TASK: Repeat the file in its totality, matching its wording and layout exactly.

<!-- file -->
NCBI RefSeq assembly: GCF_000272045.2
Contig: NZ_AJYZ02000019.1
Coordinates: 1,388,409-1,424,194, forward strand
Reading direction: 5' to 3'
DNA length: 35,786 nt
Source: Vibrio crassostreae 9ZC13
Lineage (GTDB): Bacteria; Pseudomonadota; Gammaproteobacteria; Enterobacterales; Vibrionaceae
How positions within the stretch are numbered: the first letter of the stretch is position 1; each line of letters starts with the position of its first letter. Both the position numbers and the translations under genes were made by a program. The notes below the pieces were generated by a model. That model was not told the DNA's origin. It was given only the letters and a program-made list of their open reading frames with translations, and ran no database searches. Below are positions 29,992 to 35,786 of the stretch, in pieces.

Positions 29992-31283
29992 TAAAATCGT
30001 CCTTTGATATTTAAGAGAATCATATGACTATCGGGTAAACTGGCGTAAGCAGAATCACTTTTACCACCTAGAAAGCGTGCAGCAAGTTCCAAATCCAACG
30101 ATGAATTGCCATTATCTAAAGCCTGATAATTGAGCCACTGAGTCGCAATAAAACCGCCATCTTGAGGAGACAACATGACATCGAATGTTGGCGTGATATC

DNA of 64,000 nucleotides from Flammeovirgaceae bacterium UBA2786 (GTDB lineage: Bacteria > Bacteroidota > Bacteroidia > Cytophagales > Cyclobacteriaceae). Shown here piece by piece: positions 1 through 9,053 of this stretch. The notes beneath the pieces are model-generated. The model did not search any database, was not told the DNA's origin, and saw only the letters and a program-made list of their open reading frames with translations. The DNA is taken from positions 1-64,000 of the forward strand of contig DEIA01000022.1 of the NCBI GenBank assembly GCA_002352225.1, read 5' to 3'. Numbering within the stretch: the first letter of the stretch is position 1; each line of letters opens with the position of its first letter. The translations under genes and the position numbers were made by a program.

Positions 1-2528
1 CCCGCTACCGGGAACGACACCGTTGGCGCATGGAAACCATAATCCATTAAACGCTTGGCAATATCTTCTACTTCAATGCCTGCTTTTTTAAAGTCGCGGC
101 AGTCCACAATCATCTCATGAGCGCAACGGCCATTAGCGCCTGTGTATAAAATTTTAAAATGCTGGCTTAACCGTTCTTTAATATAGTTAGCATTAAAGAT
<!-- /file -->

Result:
NCBI RefSeq assembly: GCF_000272045.2
Contig: NZ_AJYZ02000019.1
Coordinates: 1,388,409-1,424,194, forward strand
Reading direction: 5' to 3'
DNA length: 35,786 nt
Source: Vibrio crassostreae 9ZC13
Lineage (GTDB): Bacteria; Pseudomonadota; Gammaproteobacteria; Enterobacterales; Vibrionaceae
How positions within the stretch are numbered: the first letter of the stretch is position 1; each line of letters starts with the position of its first letter. Both the position numbers and the translations under genes were made by a program. The notes below the pieces were generated by a model. That model was not told the DNA's origin. It was given only the letters and a program-made list of their open reading frames with translations, and ran no database searches. Below are positions 29,992 to 35,786 of the stretch, in pieces.

Positions 29992-31283
29992 TAAAATCGT
30001 CCTTTGATATTTAAGAGAATCATATGACTATCGGGTAAACTGGCGTAAGCAGAATCACTTTTACCACCTAGAAAGCGTGCAGCAAGTTCCAAATCCAACG
30101 ATGAATTGCCATTATCTAAAGCCTGATAATTGAGCCACTGAGTCGCAATAAAACCGCCATCTTGAGGAGACAACATGACATCGAATGTTGGCGTGATATC

DNA of 64,000 nucleotides from Flammeovirgaceae bacterium UBA2786 (GTDB lineage: Bacteria > Bacteroidota > Bacteroidia > Cytophagales > Cyclobacteriaceae). Shown here piece by piece: positions 1 through 9,053 of this stretch. The notes beneath the pieces are model-generated. The model did not search any database, was not told the DNA's origin, and saw only the letters and a program-made list of their open reading frames with translations. The DNA is taken from positions 1-64,000 of the forward strand of contig DEIA01000022.1 of the NCBI GenBank assembly GCA_002352225.1, read 5' to 3'. Numbering within the stretch: the first letter of the stretch is position 1; each line of letters opens with the position of its first letter. The translations under genes and the position numbers were made by a program.

Positions 1-2528
1 CCCGCTACCGGGAACGACACCGTTGGCGCATGGAAACCATAATCCATTAAACGCTTGGCAATATCTTCTACTTCAATGCCTGCTTTTTTAAAGTCGCGGC
101 AGTCCACAATCATCTCATGAGCGCAACGGCCATTAGCGCCTGTGTATAAAATTTTAAAATGCTGGCTTAACCGTTCTTTAATATAGTTAGCATTAAAGAT